9.5.5 Boat Building and Repair

Surviving boats from the period are rare, but recent work on timbers from a logboat found in the late 19th century at Conon Bridge near Dingwall has shed some light on its construction. It was a small craft, around 5m long, made from a hollowed-out oak; the workmanship has been described as ‘of the poorest quality’ (Mowat et al 2015). The presence of square-cut notches raises the possibility that it was originally designed as a paired vessel, in which case it would be the first known from Scotland. The advantage of such a construction would be to spread the load on river crossings. The logboat has been dated by dendrochronology and radiocarbon dating which have indicated that it was probably manufactured in the late 13th or early 14th century, the time when Dingwall was a royal burgh. It suggests that at this time there was access to large timbers; the oak used for the boat was probably around 300 years old (Mowat et al 2015). This boat provides valuable evidence of local river craft. 

Reconstruction of the River Conon logboat following laser scanning of the separate timbers. ©AOC Archaeology Group

No other logboats survive from the Highlands, although antiquarian accounts describe other now-lost examples including from Loch Kinellan, Easter Ross (MHG3987); Loch of the Clans (MHG6991) and Nairnside (MHG6978), Nairnshire; Loch Laggan (MHG2604) and Loch Oich (Mowat et al 2015, 337–338) on the Great Glen (MHG2604); Loch Chaluim Chille, Skye (MHG26636; MHG5775) and Acharacle, Lochaber (MHG351). However, logboats found elsewhere in Scotland are from a wide date range, and unless wood survives, it is not possible to date such simple constructions (Mowat et al 2015, 330–7). Some of the lost finds were from crannog sites, and therefore possibly Iron Age, although medieval crannogs are known from the Highlands (Stratigos and Noble forthcoming), so a later date cannot be ruled out.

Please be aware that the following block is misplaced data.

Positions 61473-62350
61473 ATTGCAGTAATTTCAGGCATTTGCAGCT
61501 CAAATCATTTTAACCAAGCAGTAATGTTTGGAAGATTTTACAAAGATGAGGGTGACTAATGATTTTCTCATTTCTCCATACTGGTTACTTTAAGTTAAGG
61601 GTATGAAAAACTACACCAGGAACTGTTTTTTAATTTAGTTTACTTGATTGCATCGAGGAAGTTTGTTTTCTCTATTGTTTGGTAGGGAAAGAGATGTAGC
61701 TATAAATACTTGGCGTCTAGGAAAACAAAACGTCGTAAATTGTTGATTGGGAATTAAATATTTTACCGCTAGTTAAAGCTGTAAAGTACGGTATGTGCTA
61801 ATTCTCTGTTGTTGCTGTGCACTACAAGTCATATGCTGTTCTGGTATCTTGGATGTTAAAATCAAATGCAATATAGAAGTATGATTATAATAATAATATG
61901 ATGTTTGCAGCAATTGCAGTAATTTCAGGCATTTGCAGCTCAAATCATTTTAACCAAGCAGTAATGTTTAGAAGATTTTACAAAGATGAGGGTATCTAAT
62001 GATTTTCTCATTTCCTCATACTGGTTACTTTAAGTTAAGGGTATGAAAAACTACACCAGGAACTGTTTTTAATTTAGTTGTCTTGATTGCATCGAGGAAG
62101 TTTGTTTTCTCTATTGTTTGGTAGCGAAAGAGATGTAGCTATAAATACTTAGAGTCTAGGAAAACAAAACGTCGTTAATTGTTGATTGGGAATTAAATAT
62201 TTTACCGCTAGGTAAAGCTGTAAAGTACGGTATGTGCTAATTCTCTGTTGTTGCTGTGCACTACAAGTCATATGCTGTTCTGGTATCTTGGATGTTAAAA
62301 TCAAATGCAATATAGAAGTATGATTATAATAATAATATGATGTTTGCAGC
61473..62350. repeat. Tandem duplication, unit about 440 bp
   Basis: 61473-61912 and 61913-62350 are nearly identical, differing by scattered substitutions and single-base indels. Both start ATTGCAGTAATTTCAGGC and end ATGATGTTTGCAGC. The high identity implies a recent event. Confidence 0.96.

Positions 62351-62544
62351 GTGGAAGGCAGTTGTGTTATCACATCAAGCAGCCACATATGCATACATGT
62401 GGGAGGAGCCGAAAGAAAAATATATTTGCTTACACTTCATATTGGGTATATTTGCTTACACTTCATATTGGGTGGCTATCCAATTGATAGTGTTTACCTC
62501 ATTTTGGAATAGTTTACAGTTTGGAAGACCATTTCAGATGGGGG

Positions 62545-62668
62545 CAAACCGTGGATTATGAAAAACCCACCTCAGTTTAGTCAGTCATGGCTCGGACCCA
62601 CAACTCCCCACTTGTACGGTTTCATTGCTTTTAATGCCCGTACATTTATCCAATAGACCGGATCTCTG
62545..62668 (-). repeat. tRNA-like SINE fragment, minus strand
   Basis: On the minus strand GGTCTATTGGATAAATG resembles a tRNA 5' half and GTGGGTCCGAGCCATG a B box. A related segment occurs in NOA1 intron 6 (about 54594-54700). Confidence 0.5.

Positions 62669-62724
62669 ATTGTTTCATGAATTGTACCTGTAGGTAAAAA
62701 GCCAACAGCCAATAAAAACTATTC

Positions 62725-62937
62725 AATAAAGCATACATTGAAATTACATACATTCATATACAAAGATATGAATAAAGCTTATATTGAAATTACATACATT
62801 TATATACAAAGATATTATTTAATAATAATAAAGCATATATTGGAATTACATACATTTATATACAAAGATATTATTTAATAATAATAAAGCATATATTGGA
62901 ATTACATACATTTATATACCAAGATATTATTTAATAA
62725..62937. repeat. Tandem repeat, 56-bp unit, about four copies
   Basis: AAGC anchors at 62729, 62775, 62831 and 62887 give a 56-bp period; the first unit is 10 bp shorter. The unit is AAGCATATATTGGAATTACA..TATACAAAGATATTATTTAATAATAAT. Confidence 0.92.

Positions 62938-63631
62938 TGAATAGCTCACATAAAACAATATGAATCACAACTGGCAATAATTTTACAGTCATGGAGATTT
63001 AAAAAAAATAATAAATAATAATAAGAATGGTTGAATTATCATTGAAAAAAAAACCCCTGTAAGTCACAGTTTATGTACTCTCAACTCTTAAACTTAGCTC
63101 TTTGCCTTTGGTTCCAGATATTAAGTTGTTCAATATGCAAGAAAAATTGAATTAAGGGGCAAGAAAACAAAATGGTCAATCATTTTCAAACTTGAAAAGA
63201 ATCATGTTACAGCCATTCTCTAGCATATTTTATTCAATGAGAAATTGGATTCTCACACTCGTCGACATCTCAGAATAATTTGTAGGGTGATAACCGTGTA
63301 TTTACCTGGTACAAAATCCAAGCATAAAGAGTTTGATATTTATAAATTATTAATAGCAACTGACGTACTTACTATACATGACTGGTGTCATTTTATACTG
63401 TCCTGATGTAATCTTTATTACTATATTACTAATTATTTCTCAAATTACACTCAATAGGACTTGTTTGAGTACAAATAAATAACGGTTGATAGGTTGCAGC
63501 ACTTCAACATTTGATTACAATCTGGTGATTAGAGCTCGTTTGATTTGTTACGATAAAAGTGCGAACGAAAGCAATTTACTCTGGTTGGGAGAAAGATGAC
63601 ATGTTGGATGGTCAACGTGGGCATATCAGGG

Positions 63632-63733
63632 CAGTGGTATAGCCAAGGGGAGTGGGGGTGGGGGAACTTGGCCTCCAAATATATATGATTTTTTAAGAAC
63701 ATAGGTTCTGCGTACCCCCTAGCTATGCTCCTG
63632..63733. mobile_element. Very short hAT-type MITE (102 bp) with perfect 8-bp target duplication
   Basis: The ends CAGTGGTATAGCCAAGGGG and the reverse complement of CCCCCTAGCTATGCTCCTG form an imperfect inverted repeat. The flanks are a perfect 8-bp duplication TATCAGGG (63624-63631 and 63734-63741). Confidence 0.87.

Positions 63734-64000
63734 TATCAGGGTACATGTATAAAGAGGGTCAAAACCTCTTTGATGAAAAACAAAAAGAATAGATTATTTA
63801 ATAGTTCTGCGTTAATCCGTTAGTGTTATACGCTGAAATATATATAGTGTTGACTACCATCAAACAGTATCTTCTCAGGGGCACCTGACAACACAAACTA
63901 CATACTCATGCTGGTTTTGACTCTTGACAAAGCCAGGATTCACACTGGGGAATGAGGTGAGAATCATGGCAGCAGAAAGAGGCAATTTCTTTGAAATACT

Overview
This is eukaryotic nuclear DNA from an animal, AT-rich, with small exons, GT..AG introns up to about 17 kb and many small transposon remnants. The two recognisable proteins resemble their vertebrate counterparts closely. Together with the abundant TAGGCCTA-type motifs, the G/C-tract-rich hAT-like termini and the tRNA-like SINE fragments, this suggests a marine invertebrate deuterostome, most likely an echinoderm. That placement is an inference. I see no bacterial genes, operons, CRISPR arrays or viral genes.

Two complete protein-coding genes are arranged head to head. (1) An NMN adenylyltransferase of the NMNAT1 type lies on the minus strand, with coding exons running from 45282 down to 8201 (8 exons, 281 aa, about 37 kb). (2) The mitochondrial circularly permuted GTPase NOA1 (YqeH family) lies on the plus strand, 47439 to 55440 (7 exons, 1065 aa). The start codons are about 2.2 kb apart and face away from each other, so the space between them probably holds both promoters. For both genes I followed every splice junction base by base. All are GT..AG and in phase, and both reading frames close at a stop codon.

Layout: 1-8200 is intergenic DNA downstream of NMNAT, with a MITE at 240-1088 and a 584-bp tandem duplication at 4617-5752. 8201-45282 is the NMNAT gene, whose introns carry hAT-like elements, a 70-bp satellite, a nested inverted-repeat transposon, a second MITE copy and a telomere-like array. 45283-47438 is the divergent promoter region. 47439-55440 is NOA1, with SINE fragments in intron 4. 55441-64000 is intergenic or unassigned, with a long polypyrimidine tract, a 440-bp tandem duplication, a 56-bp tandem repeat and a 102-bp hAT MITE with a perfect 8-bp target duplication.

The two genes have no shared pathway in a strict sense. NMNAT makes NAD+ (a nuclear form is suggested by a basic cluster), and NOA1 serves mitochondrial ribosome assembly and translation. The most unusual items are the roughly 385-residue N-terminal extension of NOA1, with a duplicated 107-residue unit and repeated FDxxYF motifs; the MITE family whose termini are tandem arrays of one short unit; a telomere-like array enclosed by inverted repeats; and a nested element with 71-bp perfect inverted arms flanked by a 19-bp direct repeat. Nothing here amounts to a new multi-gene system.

Ship building on a larger scale also took place in the Highlands. Matthew Paris mentions Count Hugh of St Pol obtaining a newly built boat from Inverness in the mid 13th century, to be used to transport crusaders (Barrow 2005). This shows that shipbuilding yards existed in the burgh that were capable of producing large ships, although given development on the shoreline remains are unlikely to have survived.

At Eilean Donan Castle, strips of unfinished roves, together with bolts and spike nails suggest shipwrights were working at the castle (Clark et al forthcoming; Case Study Eilean Donan Castle). The evidence from Smoo Cave complex in northwest Sutherland has been interpreted as occasional use of the caves by mariners who may have undertaken repairs and processed fish there (Pollard 2005, 45; Case Study Geodha Smoo Cave Complex).


Case Study: Eilean Donan Castle

Case Study: Geodha Smoo Cave Complex

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